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Private Dancer by [Leather, Stephen]
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Private Dancer Kindle Edition

4.3 out of 5 stars 86 customer reviews

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Length: 290 pages Word Wise: Enabled Enhanced Typesetting: Enabled
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Editorial Reviews

Review

The best book regarding relationships with bargirls that you can ever read. This should be compulsory reading for all first-timers to Thailand. (Pattaya Mail)

Because of all of its local wisdom, Private Dancer ought to be made available to every tourist at port of entry. (Bernard Trink, Bangkok Post)

About the Author

Stephen Leather is one of Europe's leading crime novelists with sixteen international bestsellers to his name (published by Hodder & Stoughton). He has sold more than a million books worldwide. He resides in Dublin, Ireland.

Product Details

  • File Size: 741 KB
  • Print Length: 290 pages
  • Publisher: Three Elephants (December 1, 2013)
  • Publication Date: December 1, 2013
  • Sold by: Amazon Digital Services LLC
  • Language: English
  • ASIN: B003GXEJV4
  • Text-to-Speech: Enabled
  • X-Ray:
  • Word Wise: Enabled
  • Lending: Enabled
  • Enhanced Typesetting: Enabled
  • Amazon Best Sellers Rank: #264,997 Paid in Kindle Store (See Top 100 Paid in Kindle Store)
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Customer Reviews

Top Customer Reviews

By Mr. Joe TOP 500 REVIEWERVINE VOICE on November 22, 2005
Format: Paperback
When I was young and single, I fantasized about visiting Bangkok's fleshpot buffet. But, even 11 years in the Navy didn't provide the opportunity as I never made it away from Stateside. Now that I'm older, married, and only marginally wiser, I doubt that my wife would let me go - even if I could imagine conjuring up the energy to carouse once I got there. And there is, of course, the sobering specter of AIDS. But, should any of you young studs embark on the tour, PRIVATE DANCER should be required reading before reaching the airport departure gate.

Pete is a freelance writer hired by a publishing house to edit a new cookery book/travel guide for Thailand. Once ensconced in Bangkok, Pete is introduced to the red-light district by friend Nigel, where Pete meets pole dancer/prostitute Joy in the Zombie Bar. Pete is smitten despite advice from the resident expats that it's best not to get emotionally involved with a bar babe. And despite all the evidence, some provided by a private detective, that Joy is simply using Pete as a cash ATM, that she's married to a Thai man, and that she has sex with other farang (foreign) customers when he's out of town, Pete remains enamored of his PRIVATE DANCER. He desperately wants to believe her excuses, lies, and proclamations of true love - "I love you and have you in my heart only one. Miss you all the time."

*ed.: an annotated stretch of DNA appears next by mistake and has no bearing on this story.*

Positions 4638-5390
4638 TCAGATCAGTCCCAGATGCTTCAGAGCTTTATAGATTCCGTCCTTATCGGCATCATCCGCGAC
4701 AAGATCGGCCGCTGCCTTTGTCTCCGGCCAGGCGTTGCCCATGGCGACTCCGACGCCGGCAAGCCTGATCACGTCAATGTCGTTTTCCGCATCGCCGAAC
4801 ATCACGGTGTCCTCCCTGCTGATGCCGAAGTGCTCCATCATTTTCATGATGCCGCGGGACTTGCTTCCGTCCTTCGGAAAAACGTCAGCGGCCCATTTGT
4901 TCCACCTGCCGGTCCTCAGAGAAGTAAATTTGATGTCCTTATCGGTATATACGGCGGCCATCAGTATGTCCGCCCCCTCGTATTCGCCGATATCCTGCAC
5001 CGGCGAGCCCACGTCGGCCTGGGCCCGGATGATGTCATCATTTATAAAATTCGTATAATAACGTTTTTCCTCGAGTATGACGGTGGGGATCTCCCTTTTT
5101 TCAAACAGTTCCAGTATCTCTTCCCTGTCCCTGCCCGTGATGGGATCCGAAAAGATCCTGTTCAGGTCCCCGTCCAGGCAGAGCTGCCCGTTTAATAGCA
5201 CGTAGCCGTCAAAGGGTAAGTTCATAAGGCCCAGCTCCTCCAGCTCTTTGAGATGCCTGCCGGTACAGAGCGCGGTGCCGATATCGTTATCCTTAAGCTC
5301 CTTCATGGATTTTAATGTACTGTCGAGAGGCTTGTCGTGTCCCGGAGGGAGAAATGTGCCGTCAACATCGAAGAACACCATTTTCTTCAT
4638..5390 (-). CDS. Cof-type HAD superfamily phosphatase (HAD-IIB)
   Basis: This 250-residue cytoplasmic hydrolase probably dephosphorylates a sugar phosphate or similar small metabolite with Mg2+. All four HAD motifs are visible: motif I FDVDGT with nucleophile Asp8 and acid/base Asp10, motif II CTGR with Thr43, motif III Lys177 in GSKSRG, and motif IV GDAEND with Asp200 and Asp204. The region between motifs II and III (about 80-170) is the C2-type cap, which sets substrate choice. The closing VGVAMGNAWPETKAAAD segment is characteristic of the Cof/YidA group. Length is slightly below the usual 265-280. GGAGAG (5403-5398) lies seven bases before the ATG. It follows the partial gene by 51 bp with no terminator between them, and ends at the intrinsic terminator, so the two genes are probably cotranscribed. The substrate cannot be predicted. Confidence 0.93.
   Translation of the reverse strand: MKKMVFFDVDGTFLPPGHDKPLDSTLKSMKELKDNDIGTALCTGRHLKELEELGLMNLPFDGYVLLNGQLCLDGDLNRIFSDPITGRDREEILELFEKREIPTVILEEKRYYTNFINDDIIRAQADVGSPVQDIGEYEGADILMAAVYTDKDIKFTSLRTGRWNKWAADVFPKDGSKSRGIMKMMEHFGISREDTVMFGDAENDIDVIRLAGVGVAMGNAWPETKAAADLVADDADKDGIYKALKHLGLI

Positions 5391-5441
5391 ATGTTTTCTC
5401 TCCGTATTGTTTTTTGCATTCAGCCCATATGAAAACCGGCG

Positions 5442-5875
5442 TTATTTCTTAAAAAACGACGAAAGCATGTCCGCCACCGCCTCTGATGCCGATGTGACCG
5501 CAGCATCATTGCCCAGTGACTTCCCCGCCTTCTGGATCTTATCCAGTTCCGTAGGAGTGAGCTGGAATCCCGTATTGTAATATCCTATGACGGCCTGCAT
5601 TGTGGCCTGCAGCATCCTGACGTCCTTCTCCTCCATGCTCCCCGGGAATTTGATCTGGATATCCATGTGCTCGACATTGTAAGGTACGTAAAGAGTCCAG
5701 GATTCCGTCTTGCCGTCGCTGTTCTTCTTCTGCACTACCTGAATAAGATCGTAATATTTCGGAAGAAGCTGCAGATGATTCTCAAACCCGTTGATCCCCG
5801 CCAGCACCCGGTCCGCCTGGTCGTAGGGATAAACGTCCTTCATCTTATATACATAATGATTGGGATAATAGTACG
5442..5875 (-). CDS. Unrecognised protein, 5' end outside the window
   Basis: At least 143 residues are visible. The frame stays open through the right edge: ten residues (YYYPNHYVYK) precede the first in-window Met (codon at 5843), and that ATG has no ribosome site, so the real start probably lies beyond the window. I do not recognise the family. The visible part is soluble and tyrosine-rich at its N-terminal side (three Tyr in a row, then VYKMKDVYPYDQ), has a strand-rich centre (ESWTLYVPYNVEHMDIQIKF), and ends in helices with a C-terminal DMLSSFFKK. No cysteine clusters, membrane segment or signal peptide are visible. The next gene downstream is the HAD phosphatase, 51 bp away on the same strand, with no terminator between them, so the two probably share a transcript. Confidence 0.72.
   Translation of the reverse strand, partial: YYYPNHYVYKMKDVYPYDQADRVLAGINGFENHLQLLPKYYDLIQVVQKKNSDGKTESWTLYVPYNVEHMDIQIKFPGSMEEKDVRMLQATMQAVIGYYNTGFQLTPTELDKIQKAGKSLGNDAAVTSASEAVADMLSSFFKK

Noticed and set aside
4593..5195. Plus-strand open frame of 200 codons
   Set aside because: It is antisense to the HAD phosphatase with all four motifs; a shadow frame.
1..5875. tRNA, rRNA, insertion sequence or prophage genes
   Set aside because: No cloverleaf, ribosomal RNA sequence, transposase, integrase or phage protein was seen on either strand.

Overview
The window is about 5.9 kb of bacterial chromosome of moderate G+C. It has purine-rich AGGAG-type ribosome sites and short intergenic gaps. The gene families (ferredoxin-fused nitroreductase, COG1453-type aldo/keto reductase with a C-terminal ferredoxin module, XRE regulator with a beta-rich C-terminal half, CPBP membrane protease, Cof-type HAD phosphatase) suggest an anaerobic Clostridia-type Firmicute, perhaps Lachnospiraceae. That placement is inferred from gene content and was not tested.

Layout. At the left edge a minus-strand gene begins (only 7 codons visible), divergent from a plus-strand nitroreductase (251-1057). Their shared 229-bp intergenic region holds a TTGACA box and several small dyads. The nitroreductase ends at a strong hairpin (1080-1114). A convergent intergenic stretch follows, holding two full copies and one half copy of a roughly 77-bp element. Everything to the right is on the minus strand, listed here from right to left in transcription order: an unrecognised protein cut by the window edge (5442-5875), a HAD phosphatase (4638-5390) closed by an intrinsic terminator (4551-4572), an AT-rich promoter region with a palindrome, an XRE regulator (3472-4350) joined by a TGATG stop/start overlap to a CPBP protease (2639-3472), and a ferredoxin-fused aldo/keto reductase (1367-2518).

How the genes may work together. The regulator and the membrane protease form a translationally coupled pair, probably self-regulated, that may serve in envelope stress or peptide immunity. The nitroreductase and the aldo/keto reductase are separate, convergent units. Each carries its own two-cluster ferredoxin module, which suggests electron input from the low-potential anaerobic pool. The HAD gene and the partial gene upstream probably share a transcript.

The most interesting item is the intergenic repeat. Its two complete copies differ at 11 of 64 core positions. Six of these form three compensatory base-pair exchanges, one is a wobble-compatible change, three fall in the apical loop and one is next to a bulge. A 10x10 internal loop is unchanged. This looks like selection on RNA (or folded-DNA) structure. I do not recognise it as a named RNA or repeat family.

Author Stephen Leather takes an interesting approach to the story, telling it alternately from the viewpoints of Pete, Joy, Pete's farang friends and acquaintances (Nigel, Big Ron, Bruce, Jimmy), the private detective Phiraphan, Pete's employer Alistair, and a certain Professor Bruno Mayer, an expert on prostitution in Thailand and cross-cultural relationships between the sex workers and their customers.
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Format: Paperback
Posted by Admin / 31. January 2008, 03:37
UP UNTIL a couple of weeks ago, I must have been the only foreigner in Thailand who had not read Stephen Leather's novel Private Dancer. I knew about the book; I'd heard great things about the book; but I'm not what you would call a prolific reader, having read perhaps only twenty books during my lifetime. A friend loaned me his copy of Private Dancer and, thanks to two visits to Bangkok in three days, I found the four road trips of two hours each provided the perfect opportunity to finally read it.